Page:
Blog-March-Daffodils-webMarch daffodils

It’s Easter and the daffodils are blooming. But where I am they’re blooming only indoors. Outside, the air is cold, a sharp wind blows from the northwest, and the sky is grey, heavy with rain that won’t fall. Or snow, that might.

Luckily, I grew up in Edmonton, Alberta, and to me this is exactly what Easter looks like.

Edmonton is Alberta’s capital city. When I lived there its slogan was Gateway to the North. But lying as it does at latitude 53, Edmonton is the north. In the middle of December, the sun rises at 8:30 and sets at 4:15. In January the average daily high temperature is -7C/19F with lows of -16C/3F. Even by March, the average daily high is only +2C/36F. All this dark and cold means that by Easter, spring is just thinking about getting started.

And even in those years when spring thought about showing up earlier, there seemed to be something about the Easter date itself that made weather turn nasty. Something about the full moon occurring after the spring equinox. That bright moon seemed to make the night skies frozen and the daytimes leaden. Every year, there we’d be, with a new Easter dress, and every year, there we’d be, in snow. Somewhere in books children found Easter eggs on rolled green lawns. It didn’t happen to anyone I knew.

You get to expect what you know. Of Easter, I never expect anything else. Grey sky? Check? Threat of snow? Got it. Cold wind whistling around your ears, meaning your winter hat and mitts are still in active service? You betcha.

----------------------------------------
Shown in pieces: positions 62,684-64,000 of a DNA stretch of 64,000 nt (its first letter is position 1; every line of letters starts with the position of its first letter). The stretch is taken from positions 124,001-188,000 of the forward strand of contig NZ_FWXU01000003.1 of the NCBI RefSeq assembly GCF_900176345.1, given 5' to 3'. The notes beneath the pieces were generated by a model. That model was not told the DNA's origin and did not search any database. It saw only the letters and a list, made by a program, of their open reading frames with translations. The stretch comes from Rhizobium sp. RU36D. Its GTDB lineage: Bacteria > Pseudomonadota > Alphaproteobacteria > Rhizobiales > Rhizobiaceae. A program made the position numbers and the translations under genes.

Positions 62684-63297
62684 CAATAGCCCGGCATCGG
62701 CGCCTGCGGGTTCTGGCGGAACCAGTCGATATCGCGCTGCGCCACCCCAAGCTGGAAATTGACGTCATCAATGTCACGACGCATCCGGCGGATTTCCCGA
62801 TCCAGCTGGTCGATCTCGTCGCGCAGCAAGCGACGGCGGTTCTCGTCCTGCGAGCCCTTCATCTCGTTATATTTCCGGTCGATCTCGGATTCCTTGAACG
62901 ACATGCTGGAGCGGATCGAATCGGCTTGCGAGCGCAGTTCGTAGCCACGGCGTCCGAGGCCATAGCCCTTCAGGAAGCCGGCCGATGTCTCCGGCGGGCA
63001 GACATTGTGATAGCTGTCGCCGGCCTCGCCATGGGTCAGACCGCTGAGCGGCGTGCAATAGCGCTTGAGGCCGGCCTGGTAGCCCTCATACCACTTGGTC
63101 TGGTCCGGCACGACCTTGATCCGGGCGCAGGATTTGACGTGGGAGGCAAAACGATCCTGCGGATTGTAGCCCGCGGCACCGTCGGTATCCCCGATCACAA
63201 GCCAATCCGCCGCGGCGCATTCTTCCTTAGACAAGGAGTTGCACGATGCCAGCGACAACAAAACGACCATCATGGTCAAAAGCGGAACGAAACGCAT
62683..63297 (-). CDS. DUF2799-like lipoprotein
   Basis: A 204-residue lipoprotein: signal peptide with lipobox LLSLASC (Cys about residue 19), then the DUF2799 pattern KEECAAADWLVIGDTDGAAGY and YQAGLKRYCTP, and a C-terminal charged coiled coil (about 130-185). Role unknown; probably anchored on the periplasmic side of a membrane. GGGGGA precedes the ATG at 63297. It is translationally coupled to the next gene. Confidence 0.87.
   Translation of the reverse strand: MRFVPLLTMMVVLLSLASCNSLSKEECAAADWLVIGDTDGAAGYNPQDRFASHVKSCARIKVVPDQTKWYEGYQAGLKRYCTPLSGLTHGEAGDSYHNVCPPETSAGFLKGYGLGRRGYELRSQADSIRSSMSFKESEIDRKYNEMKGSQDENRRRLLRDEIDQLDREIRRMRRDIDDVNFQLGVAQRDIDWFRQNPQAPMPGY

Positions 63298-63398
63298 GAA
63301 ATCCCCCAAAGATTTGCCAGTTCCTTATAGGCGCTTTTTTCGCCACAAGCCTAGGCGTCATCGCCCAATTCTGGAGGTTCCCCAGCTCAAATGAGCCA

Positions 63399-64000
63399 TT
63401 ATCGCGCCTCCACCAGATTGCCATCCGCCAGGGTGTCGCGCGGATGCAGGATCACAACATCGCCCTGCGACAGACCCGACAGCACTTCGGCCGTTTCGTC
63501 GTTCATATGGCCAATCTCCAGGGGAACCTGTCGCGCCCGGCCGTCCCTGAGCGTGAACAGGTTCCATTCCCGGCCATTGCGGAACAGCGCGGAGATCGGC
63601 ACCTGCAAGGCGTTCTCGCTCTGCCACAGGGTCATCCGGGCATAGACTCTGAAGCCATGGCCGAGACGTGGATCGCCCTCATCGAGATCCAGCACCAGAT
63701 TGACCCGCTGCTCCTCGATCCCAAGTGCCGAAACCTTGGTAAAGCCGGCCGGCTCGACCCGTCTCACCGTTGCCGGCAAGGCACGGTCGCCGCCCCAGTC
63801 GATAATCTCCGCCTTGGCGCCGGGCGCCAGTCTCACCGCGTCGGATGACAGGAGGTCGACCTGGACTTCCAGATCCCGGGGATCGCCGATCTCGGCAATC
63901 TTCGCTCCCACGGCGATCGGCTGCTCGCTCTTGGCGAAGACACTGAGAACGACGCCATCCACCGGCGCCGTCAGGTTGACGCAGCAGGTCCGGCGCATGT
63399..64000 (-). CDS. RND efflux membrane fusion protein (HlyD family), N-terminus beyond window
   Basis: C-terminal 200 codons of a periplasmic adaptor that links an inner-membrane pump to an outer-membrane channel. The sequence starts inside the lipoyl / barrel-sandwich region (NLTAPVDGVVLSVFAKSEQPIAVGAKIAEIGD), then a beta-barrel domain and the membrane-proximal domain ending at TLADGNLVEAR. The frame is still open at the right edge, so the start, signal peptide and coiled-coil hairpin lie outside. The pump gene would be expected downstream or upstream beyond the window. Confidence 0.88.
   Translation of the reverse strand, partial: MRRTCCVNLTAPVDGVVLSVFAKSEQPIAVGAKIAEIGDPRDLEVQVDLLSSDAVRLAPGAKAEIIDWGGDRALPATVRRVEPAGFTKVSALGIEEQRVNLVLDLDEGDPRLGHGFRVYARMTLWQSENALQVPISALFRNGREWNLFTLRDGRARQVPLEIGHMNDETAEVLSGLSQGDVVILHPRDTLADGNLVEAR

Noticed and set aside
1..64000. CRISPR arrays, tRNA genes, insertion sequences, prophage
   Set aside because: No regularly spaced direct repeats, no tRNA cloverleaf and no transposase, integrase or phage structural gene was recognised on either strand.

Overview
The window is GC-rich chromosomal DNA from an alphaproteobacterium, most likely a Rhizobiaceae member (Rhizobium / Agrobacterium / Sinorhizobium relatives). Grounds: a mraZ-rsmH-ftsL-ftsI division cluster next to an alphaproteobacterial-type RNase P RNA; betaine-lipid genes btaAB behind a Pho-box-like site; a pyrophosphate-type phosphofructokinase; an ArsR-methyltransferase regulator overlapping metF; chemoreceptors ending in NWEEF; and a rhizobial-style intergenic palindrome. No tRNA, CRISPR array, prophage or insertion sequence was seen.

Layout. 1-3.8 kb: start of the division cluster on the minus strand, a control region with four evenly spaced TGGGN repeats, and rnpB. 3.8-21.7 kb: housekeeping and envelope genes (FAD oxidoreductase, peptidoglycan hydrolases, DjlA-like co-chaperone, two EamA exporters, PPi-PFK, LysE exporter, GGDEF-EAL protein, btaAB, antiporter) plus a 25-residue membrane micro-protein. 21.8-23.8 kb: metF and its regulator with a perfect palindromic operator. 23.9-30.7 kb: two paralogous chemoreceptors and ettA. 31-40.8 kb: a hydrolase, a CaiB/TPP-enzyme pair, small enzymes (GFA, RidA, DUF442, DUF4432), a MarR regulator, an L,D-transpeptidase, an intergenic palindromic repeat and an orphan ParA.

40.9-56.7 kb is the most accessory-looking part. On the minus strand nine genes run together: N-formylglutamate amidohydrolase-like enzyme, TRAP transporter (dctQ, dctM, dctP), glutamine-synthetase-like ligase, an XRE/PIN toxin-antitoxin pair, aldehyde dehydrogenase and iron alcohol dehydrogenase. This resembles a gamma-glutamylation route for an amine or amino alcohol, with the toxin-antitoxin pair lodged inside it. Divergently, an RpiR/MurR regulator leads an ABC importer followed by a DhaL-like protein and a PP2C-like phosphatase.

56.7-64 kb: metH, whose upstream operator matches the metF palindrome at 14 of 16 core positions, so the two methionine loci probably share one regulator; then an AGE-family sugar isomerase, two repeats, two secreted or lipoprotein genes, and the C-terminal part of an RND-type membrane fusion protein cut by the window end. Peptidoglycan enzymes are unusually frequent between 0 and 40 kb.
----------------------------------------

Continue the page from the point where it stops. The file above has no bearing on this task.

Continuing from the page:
There can be peace in not fighting what is there. For now, my daffodils are happy on the windowsill.

May peace be with you. And happy Easter!

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6 Responses to Acceptance

  1. pam March 27, 2016 at 12:21 pm #

    Happy Easter to you, Laureen

    • Laureen March 27, 2016 at 1:35 pm #

  2. Eve March 27, 2016 at 12:54 pm #

    Happy Easter, Laureen. That, exactly, is my experience of Easter. In fact as a child I believed that God was so sad at the death of Jesus that the sky and the weather were part of his mourning.

    • Laureen March 27, 2016 at 1:40 pm #

      Eve, your child reasoning was so much more poetic than mine! Maybe it’s one reason you are a writer as well as a visual artist.

  3. David C Reid March 27, 2016 at 3:05 pm #

    A tradition in the South Sask prairie in my childhood, was a bouquet of wild crocus gathered from the prairie while checking on the new born calves. My fathers gift when he returned for lunch. Probably April the earliest.

    • Laureen March 27, 2016 at 3:09 pm #

      What a lovely thought to welcome spring. Now there are so few crocuses left, maybe the new tradition will be to take photos of them instead.